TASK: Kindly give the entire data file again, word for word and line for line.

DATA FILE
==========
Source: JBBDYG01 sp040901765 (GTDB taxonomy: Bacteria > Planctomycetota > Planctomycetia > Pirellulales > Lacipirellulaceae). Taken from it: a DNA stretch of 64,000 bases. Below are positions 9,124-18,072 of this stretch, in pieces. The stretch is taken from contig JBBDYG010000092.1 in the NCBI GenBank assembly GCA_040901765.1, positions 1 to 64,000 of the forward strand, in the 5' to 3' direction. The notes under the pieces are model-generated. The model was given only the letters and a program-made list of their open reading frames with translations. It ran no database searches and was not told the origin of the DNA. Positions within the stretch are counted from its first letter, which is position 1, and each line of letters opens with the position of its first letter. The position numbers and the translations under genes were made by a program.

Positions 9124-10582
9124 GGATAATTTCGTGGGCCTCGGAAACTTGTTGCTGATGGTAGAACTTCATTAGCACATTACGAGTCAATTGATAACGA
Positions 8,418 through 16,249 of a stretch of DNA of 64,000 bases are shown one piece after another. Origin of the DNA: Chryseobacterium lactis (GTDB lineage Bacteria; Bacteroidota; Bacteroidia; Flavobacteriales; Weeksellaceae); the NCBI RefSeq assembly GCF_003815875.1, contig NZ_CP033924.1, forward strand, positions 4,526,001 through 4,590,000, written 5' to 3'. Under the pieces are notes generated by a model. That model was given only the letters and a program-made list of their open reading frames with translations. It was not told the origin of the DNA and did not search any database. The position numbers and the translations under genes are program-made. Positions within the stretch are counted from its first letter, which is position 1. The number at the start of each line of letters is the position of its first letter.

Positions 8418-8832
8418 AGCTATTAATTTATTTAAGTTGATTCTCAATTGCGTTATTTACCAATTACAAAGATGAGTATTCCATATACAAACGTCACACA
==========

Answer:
Source: JBBDYG01 sp040901765 (GTDB taxonomy: Bacteria > Planctomycetota > Planctomycetia > Pirellulales > Lacipirellulaceae). Taken from it: a DNA stretch of 64,000 bases. Below are positions 9,124-18,072 of this stretch, in pieces. The stretch is taken from contig JBBDYG010000092.1 in the NCBI GenBank assembly GCA_040901765.1, positions 1 to 64,000 of the forward strand, in the 5' to 3' direction. The notes under the pieces are model-generated. The model was given only the letters and a program-made list of their open reading frames with translations. It ran no database searches and was not told the origin of the DNA. Positions within the stretch are counted from its first letter, which is position 1, and each line of letters opens with the position of its first letter. The position numbers and the translations under genes were made by a program.

Positions 9124-10582
9124 GGATAATTTCGTGGGCCTCGGAAACTTGTTGCTGATGGTAGAACTTCATTAGCACATTACGAGTCAATTGATAACGA
Positions 8,418 through 16,249 of a stretch of DNA of 64,000 bases are shown one piece after another. Origin of the DNA: Chryseobacterium lactis (GTDB lineage Bacteria; Bacteroidota; Bacteroidia; Flavobacteriales; Weeksellaceae); the NCBI RefSeq assembly GCF_003815875.1, contig NZ_CP033924.1, forward strand, positions 4,526,001 through 4,590,000, written 5' to 3'. Under the pieces are notes generated by a model. That model was given only the letters and a program-made list of their open reading frames with translations. It was not told the origin of the DNA and did not search any database. The position numbers and the translations under genes are program-made. Positions within the stretch are counted from its first letter, which is position 1. The number at the start of each line of letters is the position of its first letter.

Positions 8418-8832
8418 AGCTATTAATTTATTTAAGTTGATTCTCAATTGCGTTATTTACCAATTACAAAGATGAGTATTCCATATACAAACGTCACACA